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GAO Report on Trends in Judicial Pay Shows Decline in Earning Power
First the good news: the basic pay rates for selected federal pay plans
increased in nominal or current dollars from 1970 to 2006. Now the bad news:
when adjusted for inflation to 2006 dollars, the pay rates for justices and
judges in real dollars decreased. Those were two of the findings of a June 2006
Government Accounting Office report on Human Capital: Trends in Executive and
The report was requested by the House Government Reform Committee
Subcommittee on the Federal Workforce and Agency Organization.
"Critical to the success of the federal government's transformation are its
people—human capital," the report notes in an explanation of why it undertook
the study. "Yet the government has not transformed, in many cases, how it
classifies, compensates, develops, and motivates its employees to achieve
maximum results….GAO has reported that the federal government as a whole may
face challenges in offering competitive compensation to its senior leaders who
have reached a statutory pay cap."
GAO was asked in this study to provide trend data for basic pay rates of
selected federal executive and judicial pay plans from 1970 to 2006; identify
elements of total compensation for the selected pay plans in 2006; and identify
principles for any possible restructuring of these pay plans.
The data shows that since 1970, courts of appeals and district judges have
seen their pay decline by 1 percent, when adjusted for inflation using the Gross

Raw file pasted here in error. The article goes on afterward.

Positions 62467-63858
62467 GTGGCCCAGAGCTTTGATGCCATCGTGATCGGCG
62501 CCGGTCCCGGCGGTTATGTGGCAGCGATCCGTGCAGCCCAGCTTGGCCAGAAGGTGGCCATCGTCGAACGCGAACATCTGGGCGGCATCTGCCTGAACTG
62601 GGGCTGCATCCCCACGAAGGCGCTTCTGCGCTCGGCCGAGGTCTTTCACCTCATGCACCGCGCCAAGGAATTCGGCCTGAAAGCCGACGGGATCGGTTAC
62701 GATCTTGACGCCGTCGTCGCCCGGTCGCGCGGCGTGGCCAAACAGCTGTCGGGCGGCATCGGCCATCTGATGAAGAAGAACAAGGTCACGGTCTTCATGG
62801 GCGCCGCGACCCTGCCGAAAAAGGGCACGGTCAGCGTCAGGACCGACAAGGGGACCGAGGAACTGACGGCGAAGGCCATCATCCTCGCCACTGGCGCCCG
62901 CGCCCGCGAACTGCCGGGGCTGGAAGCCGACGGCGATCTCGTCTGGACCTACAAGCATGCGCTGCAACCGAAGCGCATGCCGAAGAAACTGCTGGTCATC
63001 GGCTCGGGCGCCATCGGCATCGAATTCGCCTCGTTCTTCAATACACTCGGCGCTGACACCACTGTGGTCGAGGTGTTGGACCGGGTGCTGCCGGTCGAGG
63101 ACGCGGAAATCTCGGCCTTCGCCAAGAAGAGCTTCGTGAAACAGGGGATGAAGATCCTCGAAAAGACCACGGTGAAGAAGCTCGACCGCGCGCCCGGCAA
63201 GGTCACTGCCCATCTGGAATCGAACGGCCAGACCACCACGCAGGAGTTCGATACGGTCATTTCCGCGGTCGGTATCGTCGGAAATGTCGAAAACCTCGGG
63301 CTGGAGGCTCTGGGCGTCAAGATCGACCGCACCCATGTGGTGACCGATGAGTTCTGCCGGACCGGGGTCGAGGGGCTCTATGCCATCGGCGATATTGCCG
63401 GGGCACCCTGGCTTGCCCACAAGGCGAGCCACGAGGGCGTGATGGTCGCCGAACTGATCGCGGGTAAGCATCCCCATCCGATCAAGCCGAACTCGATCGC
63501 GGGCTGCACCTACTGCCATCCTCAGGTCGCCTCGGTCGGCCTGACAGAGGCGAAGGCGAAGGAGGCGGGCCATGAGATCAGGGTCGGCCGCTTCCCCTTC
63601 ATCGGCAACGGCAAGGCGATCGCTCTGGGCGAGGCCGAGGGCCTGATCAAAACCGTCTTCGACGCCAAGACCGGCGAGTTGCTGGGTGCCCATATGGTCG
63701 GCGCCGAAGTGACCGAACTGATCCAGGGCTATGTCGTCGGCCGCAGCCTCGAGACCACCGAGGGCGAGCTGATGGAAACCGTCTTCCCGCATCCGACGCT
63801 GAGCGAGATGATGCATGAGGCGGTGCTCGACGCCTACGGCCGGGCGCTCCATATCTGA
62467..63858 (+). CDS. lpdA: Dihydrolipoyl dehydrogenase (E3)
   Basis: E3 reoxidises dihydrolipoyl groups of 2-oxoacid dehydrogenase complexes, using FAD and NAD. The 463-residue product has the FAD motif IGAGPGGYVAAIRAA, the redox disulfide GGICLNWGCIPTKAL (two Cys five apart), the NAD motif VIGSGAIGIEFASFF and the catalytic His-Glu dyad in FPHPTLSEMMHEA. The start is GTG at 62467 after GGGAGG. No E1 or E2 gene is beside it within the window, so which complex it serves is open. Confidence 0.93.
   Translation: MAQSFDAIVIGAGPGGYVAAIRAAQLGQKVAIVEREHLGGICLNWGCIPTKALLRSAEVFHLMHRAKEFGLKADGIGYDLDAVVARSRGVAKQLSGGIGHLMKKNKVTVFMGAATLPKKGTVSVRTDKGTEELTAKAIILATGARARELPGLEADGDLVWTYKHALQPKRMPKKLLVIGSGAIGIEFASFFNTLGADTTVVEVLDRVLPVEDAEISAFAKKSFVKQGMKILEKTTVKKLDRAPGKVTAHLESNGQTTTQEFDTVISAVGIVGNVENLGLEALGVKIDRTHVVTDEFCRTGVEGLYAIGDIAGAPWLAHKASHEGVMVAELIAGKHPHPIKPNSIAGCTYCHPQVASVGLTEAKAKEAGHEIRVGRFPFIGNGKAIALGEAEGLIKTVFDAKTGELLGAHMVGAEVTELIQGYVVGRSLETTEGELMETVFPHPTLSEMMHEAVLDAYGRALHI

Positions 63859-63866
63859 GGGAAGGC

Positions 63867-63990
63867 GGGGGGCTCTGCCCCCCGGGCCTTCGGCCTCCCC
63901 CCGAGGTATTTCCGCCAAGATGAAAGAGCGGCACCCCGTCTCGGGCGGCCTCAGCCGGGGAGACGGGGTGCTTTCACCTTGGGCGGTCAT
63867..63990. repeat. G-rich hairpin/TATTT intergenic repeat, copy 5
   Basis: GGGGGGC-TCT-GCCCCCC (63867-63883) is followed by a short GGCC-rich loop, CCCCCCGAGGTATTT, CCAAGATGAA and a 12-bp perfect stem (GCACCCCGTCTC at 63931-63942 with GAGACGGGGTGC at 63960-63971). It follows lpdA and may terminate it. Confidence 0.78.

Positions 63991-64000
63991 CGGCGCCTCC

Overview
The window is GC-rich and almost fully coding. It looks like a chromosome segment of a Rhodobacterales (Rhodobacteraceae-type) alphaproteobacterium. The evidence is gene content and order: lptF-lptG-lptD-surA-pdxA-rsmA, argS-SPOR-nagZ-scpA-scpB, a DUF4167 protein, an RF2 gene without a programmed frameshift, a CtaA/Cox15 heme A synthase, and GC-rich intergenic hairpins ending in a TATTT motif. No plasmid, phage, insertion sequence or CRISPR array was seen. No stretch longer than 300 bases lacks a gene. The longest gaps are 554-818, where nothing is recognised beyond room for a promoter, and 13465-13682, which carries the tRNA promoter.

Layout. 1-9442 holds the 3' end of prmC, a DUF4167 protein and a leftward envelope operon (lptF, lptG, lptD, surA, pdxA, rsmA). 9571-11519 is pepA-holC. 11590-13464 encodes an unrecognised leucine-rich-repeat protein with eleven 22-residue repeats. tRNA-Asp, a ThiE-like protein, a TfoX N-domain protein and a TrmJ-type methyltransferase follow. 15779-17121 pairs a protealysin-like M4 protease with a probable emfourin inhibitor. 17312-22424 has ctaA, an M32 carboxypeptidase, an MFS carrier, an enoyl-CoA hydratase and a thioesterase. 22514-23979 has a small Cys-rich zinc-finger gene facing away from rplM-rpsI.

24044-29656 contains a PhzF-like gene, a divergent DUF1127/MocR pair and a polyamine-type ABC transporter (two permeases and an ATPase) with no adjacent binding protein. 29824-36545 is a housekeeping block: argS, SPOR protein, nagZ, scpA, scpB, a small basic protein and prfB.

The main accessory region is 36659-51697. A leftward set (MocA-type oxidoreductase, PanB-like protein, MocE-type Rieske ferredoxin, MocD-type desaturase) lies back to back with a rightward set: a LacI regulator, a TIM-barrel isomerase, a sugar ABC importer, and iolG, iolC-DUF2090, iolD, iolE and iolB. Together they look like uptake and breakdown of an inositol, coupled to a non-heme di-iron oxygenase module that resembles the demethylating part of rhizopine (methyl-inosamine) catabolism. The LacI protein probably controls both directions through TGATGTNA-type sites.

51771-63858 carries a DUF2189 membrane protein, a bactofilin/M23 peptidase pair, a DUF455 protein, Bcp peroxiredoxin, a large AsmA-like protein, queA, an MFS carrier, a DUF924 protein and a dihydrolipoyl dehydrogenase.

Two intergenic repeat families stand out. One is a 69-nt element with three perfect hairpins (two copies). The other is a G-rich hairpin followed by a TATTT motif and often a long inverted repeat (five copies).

Domestic Product price deflator. Their pay fell 20 percent when compared to the
Consumer Price Index. Justices have seen an even greater decline, with their
earnings dropping 19 percent against the GDP and 34 percent against the CPI.
The report recommended that, if executive-level pay plans are to be
restructured, certain principles should be considered. Unfortunately, most of
those principles might be difficult to apply to Article III judges. For example,
the report proposes that executive-level pay plans be market-sensitive,
responsive to changes in the nation's economy, and reflective of
responsibilities, knowledge and skills, and contributions.
However, the report also recommends that pay plans be transparent—where
Congress, leadership, and the public can easily understand the value of
compensation and contributions—and competitive, with reasonable total
compensation and other elements necessary to attract and retain leadership.
The report wraps up with several observations, one of which is that a
commission explore ways to maintain a reasonable relationship across executive
level positions and to the relevant markets. "For example, in 1967 and 1989,"
the report states, "Congress established the authority to appoint commissions to
provide salary recommendations to the President every four years for top-level
executive, judicial, and legislative officials." The 1989 commission, the report
duly notes, has yet to be appointed.
The GAO report, Human Capital: Trends in Executive and Judicial Pay,
is available at www.gao.gov/new.items/d06708.pdf.